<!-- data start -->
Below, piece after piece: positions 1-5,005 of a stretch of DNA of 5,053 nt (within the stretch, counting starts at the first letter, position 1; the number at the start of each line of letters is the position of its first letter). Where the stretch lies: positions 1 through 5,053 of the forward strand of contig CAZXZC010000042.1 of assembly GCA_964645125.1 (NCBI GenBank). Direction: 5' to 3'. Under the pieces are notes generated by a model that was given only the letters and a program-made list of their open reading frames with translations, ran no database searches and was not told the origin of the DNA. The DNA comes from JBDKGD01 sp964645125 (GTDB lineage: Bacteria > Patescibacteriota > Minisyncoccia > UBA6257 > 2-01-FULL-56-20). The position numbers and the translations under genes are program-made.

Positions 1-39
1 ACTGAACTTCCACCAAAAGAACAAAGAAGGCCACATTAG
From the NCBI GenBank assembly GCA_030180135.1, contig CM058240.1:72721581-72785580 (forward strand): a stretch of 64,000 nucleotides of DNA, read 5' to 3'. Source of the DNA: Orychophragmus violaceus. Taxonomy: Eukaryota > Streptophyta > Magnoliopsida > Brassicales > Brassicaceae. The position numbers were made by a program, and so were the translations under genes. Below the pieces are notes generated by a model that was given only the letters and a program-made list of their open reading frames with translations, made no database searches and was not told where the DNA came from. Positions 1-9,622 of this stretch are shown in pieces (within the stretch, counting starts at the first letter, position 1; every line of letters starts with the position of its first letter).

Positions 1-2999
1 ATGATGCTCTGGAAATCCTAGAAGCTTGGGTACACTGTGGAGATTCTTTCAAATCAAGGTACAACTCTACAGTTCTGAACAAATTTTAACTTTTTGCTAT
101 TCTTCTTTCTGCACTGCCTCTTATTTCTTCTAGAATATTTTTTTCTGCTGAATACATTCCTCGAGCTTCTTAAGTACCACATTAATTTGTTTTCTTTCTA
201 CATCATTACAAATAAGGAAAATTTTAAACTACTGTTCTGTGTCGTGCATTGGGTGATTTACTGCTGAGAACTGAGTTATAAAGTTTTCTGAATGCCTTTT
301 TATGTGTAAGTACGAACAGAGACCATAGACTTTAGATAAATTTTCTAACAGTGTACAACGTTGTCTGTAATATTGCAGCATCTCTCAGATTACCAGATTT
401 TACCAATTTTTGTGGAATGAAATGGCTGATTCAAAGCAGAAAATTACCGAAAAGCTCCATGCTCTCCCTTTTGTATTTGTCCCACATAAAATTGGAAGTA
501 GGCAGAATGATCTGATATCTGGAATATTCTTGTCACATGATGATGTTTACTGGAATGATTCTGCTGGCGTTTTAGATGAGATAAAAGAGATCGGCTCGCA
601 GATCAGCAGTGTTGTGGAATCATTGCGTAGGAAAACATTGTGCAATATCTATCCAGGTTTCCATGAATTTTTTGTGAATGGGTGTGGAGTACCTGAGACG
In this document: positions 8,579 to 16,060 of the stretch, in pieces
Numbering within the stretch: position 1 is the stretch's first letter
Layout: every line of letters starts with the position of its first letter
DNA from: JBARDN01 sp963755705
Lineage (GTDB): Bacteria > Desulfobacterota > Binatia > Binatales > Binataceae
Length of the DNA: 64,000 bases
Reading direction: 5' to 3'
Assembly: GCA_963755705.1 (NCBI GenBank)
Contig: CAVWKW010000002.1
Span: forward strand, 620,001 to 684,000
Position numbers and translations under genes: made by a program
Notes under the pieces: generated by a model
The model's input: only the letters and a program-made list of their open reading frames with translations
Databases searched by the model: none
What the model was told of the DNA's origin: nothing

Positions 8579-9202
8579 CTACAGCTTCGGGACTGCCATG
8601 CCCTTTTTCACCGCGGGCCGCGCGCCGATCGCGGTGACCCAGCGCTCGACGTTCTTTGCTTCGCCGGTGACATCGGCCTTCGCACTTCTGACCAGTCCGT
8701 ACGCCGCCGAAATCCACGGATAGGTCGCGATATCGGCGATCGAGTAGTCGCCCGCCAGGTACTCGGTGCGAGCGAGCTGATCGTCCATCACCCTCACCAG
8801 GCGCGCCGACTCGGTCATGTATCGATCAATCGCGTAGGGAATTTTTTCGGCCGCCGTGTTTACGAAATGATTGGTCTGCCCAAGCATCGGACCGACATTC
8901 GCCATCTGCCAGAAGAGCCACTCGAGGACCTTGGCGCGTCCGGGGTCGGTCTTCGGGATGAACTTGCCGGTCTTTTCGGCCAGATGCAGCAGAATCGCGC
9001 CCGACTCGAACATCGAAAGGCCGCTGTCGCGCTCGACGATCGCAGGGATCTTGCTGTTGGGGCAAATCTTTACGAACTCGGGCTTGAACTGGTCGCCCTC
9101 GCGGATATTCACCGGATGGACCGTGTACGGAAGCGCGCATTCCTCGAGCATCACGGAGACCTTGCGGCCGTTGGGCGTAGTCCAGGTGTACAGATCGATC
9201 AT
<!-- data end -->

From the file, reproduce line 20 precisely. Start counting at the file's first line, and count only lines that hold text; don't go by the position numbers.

Assembly: GCA_963755705.1 (NCBI GenBank)